Search Images Maps Play YouTube News Gmail Drive More »
Sign in
Screen reader users: click this link for accessible mode. Accessible mode has the same essential features but works better with your reader.


  1. Advanced Patent Search
Publication numberUS8127560 B2
Publication typeGrant
Application numberUS 11/757,034
Publication dateMar 6, 2012
Filing dateJun 1, 2007
Priority dateJun 1, 2007
Also published asEP2150720A1, EP2150720A4, US20080295523, WO2008150961A1
Publication number11757034, 757034, US 8127560 B2, US 8127560B2, US-B2-8127560, US8127560 B2, US8127560B2
InventorsLane Daniel Dicken, Arthur R. Nelson, Dennis Eugene Lund, JR., Daniel James Belk
Original AssigneeCarleton Life Support Systems, Inc.
Export CitationBiBTeX, EndNote, RefMan
External Links: USPTO, USPTO Assignment, Espacenet
Machined spring with integral retainer for closed cycle cryogenic coolers
US 8127560 B2
A retainer and spring with threaded end are machined from a single piece of material for threading to a piston in a closed cycle cryogenic cooler. Since the machined retainer and spring are a unitary part, they cannot rub against each other during operation of the piston which reduces debris generation. The spring is preferably formed as a double start helix which further increases axial stability and reduces side loading. The spring extends into an integrally formed, threaded end at the end thereof opposite the retainer.
Previous page
Next page
We claim:
1. A closed cycle cryogenic cooler having an expander assembly and a piston assembly, said piston assembly comprising:
a) a retainer, spring and threaded end all integrally formed from the same piece of material, said threaded end formed as a solid cylinder having an outer surface having threads formed therein and an outer diameter substantially the same as the outer diameter of said spring, said spring extending between said retainer and said threaded end, said threads adapted to thread directly to said piston assembly, and wherein said piston assembly is part of said expander assembly of the cryogenic cooler.
2. The closed cycle cryogenic cooler of claim 1, wherein said spring is a double start helix spring.
3. The closed cycle cryogenic cooler of claim 2, wherein said retainer, spring and threaded end are machined from a single piece of stainless steel.
4. The closed cycle cryogenic cooler of claim 1, wherein said retainer includes a recess adapted to engage a lip formed in a cylinder of said cryogenic cooler.
5. The closed cycle cryogenic cooler of claim 1 and further comprising a low friction clearance seal attached to said piston assembly.

The present invention relates to closed cycle cryogenic coolers. More particularly, the present invention relates to an improved piston and spring assembly for use in such cryogenic coolers.

Closed cycle cryogenic coolers (hereinafter “CCCCs”) are known, an example of which may be seen in commonly owned U.S. Pat. No. 5,822,994, the entire disclosure of which is incorporated herein by reference. FIG. 1 of the '994 patent is reproduced as FIG. 1 in the instant application and is seen to include expander section 9 having a cylinder 11 and coldfinger assembly 18 within which is located a low friction linear clearance seal liner 15 bonded to a piston 13. The reciprocating movement of piston 13 is controlled in part by a spring/retainer assembly to control the axial motion of the expander. The principle cooling in a CCCC is accomplished through expansion of the helium working fluid. The expansion is made possible by achieving a phase shift between the pressure oscillation from the compressor 7 and the working fluid helium mass flow through the expander 9. The phase shift of the expander displacement is controlled using a spring/retainer configuration. The mechanical connection of the retainer to the expander or piston 13 is typically accomplished by matching the helical pitch of the spring to the other components and threading the assembly together.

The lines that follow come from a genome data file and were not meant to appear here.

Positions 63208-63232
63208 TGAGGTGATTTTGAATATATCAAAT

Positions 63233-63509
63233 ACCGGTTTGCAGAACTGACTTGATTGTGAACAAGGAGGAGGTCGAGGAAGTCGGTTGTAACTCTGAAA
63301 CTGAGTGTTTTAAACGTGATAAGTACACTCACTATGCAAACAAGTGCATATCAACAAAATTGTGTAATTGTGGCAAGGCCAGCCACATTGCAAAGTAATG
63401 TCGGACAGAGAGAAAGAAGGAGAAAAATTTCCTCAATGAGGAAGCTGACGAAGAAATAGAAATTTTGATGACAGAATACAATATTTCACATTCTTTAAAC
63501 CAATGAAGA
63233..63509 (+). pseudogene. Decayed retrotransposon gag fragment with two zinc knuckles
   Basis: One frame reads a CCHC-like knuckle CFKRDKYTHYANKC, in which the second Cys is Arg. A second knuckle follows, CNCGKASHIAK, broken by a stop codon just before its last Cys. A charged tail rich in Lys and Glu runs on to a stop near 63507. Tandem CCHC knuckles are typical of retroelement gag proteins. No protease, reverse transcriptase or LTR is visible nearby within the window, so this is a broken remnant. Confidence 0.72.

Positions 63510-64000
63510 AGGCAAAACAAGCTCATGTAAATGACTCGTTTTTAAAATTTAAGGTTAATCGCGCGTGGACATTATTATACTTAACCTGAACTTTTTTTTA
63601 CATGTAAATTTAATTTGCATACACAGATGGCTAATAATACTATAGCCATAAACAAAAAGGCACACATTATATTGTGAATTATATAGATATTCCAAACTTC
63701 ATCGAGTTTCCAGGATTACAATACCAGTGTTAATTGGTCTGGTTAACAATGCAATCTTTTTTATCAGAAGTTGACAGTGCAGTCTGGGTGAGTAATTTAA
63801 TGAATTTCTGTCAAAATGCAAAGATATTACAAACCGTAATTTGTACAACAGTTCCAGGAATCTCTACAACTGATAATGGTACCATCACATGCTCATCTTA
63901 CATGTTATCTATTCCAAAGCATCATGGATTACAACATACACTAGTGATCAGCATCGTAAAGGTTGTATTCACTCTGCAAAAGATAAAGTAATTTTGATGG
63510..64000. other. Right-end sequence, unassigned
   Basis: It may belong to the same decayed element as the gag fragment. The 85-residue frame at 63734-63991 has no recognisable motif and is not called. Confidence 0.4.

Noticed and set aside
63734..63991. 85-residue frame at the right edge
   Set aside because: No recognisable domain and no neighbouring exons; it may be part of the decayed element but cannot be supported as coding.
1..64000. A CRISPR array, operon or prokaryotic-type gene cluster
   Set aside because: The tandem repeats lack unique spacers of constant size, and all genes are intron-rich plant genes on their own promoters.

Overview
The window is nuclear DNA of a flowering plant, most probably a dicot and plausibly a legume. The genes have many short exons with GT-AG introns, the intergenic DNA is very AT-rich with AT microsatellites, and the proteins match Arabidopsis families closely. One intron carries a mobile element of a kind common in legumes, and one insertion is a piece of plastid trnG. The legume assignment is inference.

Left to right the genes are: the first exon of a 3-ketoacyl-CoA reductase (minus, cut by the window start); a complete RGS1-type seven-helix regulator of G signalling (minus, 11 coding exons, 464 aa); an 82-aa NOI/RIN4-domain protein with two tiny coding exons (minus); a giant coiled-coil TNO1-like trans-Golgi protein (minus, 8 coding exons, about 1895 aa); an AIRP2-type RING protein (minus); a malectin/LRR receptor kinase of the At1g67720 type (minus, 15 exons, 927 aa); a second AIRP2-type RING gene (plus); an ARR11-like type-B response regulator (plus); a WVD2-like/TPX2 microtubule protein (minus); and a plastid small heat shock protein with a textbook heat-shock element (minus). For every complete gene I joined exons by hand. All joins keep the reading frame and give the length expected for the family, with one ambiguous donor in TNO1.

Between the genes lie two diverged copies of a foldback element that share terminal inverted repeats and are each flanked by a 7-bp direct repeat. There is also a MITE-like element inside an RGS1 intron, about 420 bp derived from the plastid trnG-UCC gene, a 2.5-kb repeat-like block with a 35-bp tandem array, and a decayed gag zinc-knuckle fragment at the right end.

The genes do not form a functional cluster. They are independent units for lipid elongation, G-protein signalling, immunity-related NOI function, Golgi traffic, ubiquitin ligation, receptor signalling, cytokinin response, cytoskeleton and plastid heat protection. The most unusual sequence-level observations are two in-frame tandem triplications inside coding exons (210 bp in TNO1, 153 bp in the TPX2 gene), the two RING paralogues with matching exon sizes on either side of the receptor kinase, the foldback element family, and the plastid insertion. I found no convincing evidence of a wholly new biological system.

FIG. 3 shows an expander section 50 wherein is located a prior art three piece assembly with a helical spring 20 threaded to a retainer 30 at one end thereof and a piston 40 at the opposite end thereof. A common problem with the traditional three piece spring, piston, and retainer designs used in CCCC applications is the inherent relative motion induced by the wound helical spring threading onto the piston and retainer. Any off-axis movement has the potential to cause debris due to surfaces rubbing against each other. An enlarged photo showing debris in the cylinder caused by piston and/or spring off-axis movement is shown in FIG. 2. Such debris degrades the useful life of the piston assembly and decreases operating efficiency of the CCCC.

Many alternative piston/spring approaches have been considered including the use of a Higby cut, rolled “light-bulb” threads, and electro-polishing to reduce the intrinsic debris generation with the current three piece design. None of these approaches have satisfactorily improved the debris generation problem.

There therefore remains a need for a retainer, spring and piston assembly for use in a CCCC which satisfactorily reduces the debris generation and degradation problem of the prior art designs.


The present invention satisfactorily reduces the debris generation problems of the prior art by providing a retainer and spring having an integral threaded end, all formed from a single piece of material. In a preferred embodiment, the retainer, spring and threaded end is a unitary part machined from a single piece of metal. The spring is preferably a double-start helix design which greatly improves the axial stability of the assembly through its oscillating movements within the CCCC. Since the spring is formed integrally with the retainer and threaded end in a single piece, these parts cannot rub against each other and debris generation is thus substantially reduced.